Yet another embodiment relates generally to a computer readable storage medium on which is embedded one or more computer programs. The one or more computer programs implements a method of maximizing network efficiency. The one or more computer programs includes a set of instructions for determining a state of a connect attempt from a network and re-transmitting a connect attempt response message to the network in response to the network connect attempt being in a pending state after an attempt to setup a connection to the network fails. Accordingly, embodiments may improve the efficiency of network resources by resending a response to the network connection request. As a result, the calling user may not have to redial the call. Moreover, the receiving user may connect more quickly and reliably with the calling user.

BRIEF DESCRIPTION OF THE DRAWINGS

Various features of the embodiments can be more fully appreciated, as the same become better understood with reference to the following detailed description of the embodiments when considered in connection with the accompanying figures, in which:

FIG. 1 illustrates an exemplary mobile device in accordance with an embodiment;

FIG. 2 illustrates an exemplary system where the mobile device shown in FIG. 1 may operate in accordance with another embodiment; and

FIG. 3 illustrates an exemplary flow diagram in accordance with yet another embodiment.

DETAILED DESCRIPTION OF EMBODIMENTS

For simplicity and illustrative purposes, the principles of the present invention are described by referring mainly to exemplary embodiments thereof. However, one of ordinary skill in the art would readily recognize that the same principles are equally applicable to, and can be implemented in, all types of wireless communication systems, and that any such variations do not depart from the true spirit and scope of the present invention. Moreover, in the following detailed description, references are made to the accompanying figures, which illustrate specific embodiments. Electrical, mechanical, logical and structural changes may be made to the embodiments without departing from the spirit and scope of the present invention. The following detailed description is, therefore, not to be taken in a limiting sense and the scope of the present invention is defined by the appended claims and their equivalents.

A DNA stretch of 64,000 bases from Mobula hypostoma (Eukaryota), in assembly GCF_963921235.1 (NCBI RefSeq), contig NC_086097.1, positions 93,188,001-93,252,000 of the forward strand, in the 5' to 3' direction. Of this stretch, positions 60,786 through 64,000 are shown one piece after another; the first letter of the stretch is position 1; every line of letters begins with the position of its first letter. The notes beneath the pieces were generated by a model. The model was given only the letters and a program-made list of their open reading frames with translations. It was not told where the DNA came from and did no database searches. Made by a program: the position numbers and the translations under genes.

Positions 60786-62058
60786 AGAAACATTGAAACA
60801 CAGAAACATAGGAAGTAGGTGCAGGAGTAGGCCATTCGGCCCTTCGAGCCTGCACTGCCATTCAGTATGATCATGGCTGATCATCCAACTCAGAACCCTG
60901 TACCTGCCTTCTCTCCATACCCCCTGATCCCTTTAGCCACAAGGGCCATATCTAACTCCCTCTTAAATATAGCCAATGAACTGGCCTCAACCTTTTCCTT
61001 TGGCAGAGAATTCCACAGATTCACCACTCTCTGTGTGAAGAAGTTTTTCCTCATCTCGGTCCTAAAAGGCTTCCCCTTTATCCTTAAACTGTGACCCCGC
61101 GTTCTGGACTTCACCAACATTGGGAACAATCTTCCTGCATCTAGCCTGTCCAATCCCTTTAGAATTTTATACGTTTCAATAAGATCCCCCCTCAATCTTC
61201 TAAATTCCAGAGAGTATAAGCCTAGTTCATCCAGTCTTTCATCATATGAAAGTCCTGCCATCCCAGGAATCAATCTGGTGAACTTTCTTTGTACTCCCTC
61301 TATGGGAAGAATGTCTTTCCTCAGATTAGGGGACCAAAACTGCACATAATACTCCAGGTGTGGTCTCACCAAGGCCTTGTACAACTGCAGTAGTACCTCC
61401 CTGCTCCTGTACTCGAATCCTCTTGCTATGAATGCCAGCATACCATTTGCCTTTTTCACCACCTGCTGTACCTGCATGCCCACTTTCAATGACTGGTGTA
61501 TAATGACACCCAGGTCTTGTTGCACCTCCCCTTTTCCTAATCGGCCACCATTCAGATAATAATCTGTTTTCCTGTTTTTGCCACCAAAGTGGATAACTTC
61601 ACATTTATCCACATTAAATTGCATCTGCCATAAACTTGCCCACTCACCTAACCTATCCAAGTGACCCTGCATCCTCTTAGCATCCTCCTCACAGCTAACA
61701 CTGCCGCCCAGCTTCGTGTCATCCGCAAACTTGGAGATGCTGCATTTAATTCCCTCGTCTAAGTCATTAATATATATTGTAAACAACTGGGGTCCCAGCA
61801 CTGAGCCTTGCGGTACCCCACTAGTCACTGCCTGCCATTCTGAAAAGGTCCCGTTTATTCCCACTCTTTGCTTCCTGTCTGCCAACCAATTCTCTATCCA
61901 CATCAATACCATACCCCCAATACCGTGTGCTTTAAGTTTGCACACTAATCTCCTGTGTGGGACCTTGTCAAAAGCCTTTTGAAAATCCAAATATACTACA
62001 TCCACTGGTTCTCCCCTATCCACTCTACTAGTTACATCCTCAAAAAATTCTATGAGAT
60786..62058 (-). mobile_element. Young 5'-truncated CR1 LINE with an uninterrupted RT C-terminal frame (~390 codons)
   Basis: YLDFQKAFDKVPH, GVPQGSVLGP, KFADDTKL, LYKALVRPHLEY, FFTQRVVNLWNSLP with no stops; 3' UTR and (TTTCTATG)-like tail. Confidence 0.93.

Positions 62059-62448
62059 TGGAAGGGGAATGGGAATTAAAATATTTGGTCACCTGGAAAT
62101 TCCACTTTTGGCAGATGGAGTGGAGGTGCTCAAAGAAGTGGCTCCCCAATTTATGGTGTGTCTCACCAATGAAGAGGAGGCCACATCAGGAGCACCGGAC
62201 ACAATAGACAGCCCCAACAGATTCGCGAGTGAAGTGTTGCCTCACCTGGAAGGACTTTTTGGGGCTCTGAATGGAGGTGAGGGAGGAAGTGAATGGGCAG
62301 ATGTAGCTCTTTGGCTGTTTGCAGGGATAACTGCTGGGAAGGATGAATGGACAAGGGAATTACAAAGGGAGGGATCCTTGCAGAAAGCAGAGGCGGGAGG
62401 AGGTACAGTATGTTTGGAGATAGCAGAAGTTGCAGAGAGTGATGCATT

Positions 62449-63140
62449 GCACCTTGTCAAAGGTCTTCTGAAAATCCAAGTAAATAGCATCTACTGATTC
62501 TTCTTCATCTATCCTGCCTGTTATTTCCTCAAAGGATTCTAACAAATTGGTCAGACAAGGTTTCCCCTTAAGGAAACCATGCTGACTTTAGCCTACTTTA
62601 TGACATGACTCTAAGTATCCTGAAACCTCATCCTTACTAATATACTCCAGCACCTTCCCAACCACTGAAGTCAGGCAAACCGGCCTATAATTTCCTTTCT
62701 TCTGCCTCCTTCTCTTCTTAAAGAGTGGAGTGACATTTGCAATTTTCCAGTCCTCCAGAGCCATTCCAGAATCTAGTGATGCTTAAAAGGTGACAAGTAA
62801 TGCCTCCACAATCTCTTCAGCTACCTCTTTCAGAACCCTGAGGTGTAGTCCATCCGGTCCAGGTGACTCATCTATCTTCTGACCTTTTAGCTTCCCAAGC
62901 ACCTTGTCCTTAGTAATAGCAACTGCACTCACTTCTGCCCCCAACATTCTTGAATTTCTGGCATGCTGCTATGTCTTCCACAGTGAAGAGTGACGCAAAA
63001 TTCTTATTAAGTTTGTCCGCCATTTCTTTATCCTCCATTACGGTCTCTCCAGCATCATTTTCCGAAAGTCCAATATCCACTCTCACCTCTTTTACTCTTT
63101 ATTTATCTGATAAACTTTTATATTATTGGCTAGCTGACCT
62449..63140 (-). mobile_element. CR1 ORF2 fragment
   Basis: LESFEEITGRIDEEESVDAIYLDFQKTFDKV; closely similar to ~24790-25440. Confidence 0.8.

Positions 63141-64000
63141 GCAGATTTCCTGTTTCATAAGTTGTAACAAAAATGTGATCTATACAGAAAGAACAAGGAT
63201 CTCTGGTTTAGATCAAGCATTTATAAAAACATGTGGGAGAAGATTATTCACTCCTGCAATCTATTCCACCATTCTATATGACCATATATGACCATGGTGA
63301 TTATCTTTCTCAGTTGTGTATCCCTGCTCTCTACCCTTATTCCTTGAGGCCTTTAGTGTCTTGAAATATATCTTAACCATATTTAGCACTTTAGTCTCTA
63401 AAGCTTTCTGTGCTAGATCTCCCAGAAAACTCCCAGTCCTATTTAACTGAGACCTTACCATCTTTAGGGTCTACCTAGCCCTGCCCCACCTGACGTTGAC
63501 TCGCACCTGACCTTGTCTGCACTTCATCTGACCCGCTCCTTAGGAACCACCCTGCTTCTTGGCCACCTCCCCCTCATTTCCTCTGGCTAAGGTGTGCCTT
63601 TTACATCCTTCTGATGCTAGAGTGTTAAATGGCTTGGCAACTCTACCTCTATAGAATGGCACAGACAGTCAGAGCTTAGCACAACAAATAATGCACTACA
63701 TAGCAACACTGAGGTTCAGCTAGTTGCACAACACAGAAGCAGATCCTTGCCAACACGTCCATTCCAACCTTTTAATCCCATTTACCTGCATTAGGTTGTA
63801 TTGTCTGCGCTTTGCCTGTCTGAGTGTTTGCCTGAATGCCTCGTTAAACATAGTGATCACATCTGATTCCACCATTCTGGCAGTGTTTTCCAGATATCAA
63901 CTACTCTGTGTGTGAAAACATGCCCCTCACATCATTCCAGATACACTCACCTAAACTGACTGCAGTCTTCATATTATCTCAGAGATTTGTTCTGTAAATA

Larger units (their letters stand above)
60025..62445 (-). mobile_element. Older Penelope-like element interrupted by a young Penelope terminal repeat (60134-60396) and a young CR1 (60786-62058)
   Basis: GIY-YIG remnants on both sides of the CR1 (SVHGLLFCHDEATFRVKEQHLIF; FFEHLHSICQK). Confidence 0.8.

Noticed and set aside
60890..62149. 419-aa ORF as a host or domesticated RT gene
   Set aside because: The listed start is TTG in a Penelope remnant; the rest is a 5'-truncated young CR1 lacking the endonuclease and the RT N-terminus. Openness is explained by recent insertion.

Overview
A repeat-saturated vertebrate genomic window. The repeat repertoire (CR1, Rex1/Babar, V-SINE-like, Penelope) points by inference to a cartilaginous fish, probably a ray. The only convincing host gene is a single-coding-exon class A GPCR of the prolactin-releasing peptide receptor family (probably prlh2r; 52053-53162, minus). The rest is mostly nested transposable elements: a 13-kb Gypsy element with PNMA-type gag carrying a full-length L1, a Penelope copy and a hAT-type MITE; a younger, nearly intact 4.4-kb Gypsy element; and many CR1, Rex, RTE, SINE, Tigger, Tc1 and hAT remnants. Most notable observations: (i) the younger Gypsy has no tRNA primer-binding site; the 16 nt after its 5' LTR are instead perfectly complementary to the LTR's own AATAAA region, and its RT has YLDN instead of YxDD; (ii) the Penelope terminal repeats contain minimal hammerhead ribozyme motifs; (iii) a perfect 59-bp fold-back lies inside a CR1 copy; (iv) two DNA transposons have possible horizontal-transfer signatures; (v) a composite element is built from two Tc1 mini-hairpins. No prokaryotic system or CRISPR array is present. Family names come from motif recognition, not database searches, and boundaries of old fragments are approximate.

Embodiments relate generally to systems, devices and methods for a communication setup of a mobile device terminated communication. More particularly, the mobile device may be configured to operate within the cells of a wireless communication network. A mobile device may receive a communication request from the network and will reply with a response. If the network receives the response of the mobile device, it will allocate necessary traffic resources to the mobile device to communicate with the calling party. If the network does not receive the response of the mobile device, or the mobile device does not receive the response from the network, or the network becomes unavailable to the mobile device, the attempt to setup the communication will fail. In this situation, the mobile device will abort the procedure of setting up the communication and try to find the wireless network again. On the other hand, the network will continue to hold the communication request in a pending state for a predefined amount of time. So by the time the mobile device recaptures the wireless network, it is possible that the network may still wait for the mobile device's response to complete the communication request. Unlike conventional wireless communication devices, the mobile device executing a resend response module may be further configured to resend a response to the network connection request. Accordingly, the mobile device may more efficiently utilize network resources after a failure to connect.